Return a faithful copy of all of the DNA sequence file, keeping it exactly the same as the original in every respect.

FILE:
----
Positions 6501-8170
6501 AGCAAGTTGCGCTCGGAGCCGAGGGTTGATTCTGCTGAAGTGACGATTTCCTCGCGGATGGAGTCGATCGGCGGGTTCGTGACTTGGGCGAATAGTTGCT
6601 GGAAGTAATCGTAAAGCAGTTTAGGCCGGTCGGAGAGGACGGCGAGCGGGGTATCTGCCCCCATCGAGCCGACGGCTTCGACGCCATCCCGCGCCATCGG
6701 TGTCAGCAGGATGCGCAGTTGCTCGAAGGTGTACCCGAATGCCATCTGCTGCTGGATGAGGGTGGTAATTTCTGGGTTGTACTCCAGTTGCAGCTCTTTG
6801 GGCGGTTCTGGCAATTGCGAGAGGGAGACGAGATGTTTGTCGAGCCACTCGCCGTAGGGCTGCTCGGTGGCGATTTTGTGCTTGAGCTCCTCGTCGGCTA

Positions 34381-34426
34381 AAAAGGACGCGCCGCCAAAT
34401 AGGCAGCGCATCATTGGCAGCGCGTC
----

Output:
Positions 6501-8170
6501 AGCAAGTTGCGCTCGGAGCCGAGGGTTGATTCTGCTGAAGTGACGATTTCCTCGCGGATGGAGTCGATCGGCGGGTTCGTGACTTGGGCGAATAGTTGCT
6601 GGAAGTAATCGTAAAGCAGTTTAGGCCGGTCGGAGAGGACGGCGAGCGGGGTATCTGCCCCCATCGAGCCGACGGCTTCGACGCCATCCCGCGCCATCGG
6701 TGTCAGCAGGATGCGCAGTTGCTCGAAGGTGTACCCGAATGCCATCTGCTGCTGGATGAGGGTGGTAATTTCTGGGTTGTACTCCAGTTGCAGCTCTTTG
6801 GGCGGTTCTGGCAATTGCGAGAGGGAGACGAGATGTTTGTCGAGCCACTCGCCGTAGGGCTGCTCGGTGGCGATTTTGTGCTTGAGCTCCTCGTCGGCTA

Positions 34381-34426
34381 AAAAGGACGCGCCGCCAAAT
34401 AGGCAGCGCATCATTGGCAGCGCGTC